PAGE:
MISAO Project

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September 23, 2000

    PIXY System 2 tutorial pages    

MISAO Project Announce Mail (September 23, 2000)

Hello. I am Seiichi Yoshida working on the MISAO project.

We the MISAO Project have discovered about 1000 new variable stars and reported about 50 thousands magnitude observations of variable stars, based on the about a dozen images offered from many people.

In order to deal with enormous data in the MISAO Project activity, we use our original software, the PIXY (Practical Image eXamination and Inner-objects Identification) System.

Now the next version of the system, PIXY System 2, is being developed, based on the experience of the MISAO Project activity. The old version could examine each image automatically. But some other scripts were required to search the database for magnitude report or new variable stars discovery. The PIXY System 2 is planned to integrate all of the current tasks of the MISAO Project. So the system will be an integrated environment for a survey project.

The latest version of the PIXY System 2 is 2000 September 16. The following two main functions are implemented in that version.

  • Examine one image, compare with star catalog, and measure position and magnitude of all stars.
  • Compare two images and search new objects.

In the MISAO Project Home Page, the tutorial pages which introduce the usage of the PIXY System 2 and the applicative examples with sample images are available. The contents are as follows.

  • Examine your image
  • How to discover comet or asteroid
  • How to discover variable star

  • Accurate astrometry of Nova Aql 1999
PIXY System 2 Home Page:

Those pages have sample images, so you can download them and try the system operations by yourself.

The "Examine your image" page introduces how to examine your image, that is, to obtain the coordinates of the image center, the field of view, etc., to list up candidates of new stars, to measure the coordinates and magnitude of all stars, and so on. There is an asteroid in the sample image. After examination using the USNO-A2.0 catalog, the asteroid is marked up as a red circle.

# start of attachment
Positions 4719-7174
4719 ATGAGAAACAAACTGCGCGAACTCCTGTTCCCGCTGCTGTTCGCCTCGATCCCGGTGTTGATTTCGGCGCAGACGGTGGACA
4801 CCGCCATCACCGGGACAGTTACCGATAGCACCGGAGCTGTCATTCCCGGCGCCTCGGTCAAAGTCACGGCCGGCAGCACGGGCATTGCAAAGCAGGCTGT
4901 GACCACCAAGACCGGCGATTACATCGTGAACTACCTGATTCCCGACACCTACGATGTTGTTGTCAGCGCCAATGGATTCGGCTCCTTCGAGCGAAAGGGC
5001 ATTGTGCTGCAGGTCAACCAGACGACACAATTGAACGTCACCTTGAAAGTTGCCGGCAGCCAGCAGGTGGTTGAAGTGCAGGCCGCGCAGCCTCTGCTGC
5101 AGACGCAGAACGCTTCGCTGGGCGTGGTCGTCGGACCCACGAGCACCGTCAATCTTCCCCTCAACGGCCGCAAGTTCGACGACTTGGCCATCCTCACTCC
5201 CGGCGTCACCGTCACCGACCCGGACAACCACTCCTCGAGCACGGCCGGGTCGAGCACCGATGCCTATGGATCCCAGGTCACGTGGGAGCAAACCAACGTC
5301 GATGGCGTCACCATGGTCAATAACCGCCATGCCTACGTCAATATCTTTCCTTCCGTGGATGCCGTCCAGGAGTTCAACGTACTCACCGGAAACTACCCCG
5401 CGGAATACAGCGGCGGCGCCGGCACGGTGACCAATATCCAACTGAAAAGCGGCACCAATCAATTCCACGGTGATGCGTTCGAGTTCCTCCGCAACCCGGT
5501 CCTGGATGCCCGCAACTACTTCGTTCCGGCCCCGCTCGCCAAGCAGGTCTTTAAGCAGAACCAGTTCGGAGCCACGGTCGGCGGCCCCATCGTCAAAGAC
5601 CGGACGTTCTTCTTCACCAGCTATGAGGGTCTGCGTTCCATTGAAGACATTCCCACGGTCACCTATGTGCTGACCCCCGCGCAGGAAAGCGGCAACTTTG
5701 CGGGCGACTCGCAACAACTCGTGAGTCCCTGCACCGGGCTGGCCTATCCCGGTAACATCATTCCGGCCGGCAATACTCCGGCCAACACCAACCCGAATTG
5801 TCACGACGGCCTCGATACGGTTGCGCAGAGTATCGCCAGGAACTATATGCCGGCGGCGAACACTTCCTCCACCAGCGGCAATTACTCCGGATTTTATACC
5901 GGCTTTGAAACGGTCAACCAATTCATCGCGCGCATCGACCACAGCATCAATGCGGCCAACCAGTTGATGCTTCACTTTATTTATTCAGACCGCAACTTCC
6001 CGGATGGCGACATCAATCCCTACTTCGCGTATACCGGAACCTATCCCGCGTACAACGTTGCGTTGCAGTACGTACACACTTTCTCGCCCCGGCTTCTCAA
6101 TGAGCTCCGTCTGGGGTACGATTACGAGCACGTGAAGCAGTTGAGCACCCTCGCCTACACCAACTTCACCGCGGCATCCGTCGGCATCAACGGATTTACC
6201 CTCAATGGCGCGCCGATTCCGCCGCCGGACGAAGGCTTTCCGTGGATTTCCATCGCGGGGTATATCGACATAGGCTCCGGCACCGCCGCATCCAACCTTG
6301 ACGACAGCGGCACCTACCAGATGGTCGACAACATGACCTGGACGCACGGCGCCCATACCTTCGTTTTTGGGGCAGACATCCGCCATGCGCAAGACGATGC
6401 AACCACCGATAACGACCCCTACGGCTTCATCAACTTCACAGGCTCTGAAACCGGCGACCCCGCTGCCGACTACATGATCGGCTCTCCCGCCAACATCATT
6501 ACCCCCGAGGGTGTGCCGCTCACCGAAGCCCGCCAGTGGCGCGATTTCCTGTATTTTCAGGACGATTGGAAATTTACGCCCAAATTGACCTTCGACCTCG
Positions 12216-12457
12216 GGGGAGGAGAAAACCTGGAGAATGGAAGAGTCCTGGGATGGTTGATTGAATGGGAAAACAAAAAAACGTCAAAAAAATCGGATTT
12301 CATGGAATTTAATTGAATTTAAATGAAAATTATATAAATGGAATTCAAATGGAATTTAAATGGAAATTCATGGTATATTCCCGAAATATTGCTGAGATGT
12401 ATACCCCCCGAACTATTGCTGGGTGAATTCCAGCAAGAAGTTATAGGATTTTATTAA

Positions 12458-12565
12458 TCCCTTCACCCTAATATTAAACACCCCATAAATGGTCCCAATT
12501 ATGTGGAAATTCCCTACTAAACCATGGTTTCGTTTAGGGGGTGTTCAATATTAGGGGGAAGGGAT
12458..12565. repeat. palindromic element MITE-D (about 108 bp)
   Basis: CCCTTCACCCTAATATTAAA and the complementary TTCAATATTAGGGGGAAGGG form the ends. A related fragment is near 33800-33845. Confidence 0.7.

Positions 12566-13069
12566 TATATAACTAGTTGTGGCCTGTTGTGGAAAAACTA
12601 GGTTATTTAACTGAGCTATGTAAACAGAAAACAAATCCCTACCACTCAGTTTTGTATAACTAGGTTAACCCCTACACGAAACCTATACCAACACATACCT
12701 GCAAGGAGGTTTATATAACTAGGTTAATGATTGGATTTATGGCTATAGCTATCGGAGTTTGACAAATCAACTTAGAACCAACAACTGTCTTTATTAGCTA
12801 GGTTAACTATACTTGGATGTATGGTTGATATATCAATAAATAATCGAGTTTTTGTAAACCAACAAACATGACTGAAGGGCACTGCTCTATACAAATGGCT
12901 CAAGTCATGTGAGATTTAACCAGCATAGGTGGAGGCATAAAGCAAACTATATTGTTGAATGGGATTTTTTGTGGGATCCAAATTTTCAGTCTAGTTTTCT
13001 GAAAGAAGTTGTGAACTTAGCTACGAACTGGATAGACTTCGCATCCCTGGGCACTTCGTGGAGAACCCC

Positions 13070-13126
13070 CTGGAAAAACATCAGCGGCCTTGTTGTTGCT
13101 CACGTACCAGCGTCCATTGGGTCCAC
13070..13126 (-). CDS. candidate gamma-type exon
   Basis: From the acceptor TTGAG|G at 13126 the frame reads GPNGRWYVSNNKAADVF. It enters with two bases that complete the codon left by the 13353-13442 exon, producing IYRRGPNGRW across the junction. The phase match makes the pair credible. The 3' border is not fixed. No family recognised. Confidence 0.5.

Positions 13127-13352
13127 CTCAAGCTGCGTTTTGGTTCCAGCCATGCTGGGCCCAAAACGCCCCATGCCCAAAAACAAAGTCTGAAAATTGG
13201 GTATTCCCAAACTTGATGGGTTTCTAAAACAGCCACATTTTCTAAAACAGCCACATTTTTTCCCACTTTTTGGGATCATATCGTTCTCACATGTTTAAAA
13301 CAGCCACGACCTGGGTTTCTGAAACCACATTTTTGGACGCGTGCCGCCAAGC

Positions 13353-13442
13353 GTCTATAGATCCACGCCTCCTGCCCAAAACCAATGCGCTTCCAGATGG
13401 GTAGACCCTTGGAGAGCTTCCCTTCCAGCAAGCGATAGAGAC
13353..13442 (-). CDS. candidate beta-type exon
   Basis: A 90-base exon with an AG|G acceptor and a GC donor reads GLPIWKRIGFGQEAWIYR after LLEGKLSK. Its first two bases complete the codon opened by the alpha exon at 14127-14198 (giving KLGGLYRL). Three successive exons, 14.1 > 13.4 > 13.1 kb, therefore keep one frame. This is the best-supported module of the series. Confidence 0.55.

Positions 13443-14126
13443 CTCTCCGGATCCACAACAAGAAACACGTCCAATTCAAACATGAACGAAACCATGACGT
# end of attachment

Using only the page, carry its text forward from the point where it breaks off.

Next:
Here are the steps to examine your image using the PIXY System 2. A dialog appears to select a star catalog and input R.A. and Decl. on the way. But you have to do nothing else.

  1. Push Image Examination button.
  2. Select [Operations] - [Open Image] menu and open the image.
  3. Select [Operations] - [Detect Stars] menu.
  4. Wait for some seconds.
  5. Select [Operations] - [Matching] menu.
  6. Select a star catalog and input approximate R.A. and Decl. and some more.
  7. Wait for some seconds.
  8. Select [Operations] - [Make Pairs] menu.
  9. Wait for some seconds.

The "How to discover comet or asteroid" and "How to discover variable star" pages introduce how to compare two images and discover new objects. There are an asteroid and some variable stars in the sample images. After examination those objects will be found by yourself. Especially, the sample images of the "How to discover variable star" page is the one actually three MISAO new variable stars were discovered from.

Here are the steps to search a new variable star using the PIXY System 2. No parameter setting is required so you have to do nothing. In these cases, no star catalogs such as GSC or USNO-A2.0 are needed.

  1. Push Multiple Examination button.
  2. Select [Operations] - [Open Image] menu and open the first image.
  3. Select [Operations] - [Open Image] menu and open the second image.
  4. Select [Operations] - [Matching] menu.
  5. Wait for some seconds.
  6. Select [Operations] - [Create R-GB Image] menu and an R-GB image appears.
  7. Search a colorful star in the R-GB image.

The R-GB method is a way to search variable or moving stars designed by KenIchi Kadota. Two images are composed, one represents red color and the other represents blue and green color, and a color image is created. Whole of the new image becomes monochrome, however only variable or moving stars become red or greeny blue.

The "Accurate astrometry of Nova Aql 1999" page introduces the example that the PIXY System 2 can measure the position of a star automatically in one arcsec or higher accuracy even on an image taken using a small telescope.

The PIXY System 2 is being released about once in a month. Your advice and proposals are welcome, which reflect on the development schedule. Please download the software and try to use it.

* The sample images are taken by KenIchi Kadota and Yasukazu Ikari.

The past MISAO project announce mails are available at:


Seiichi Yoshida

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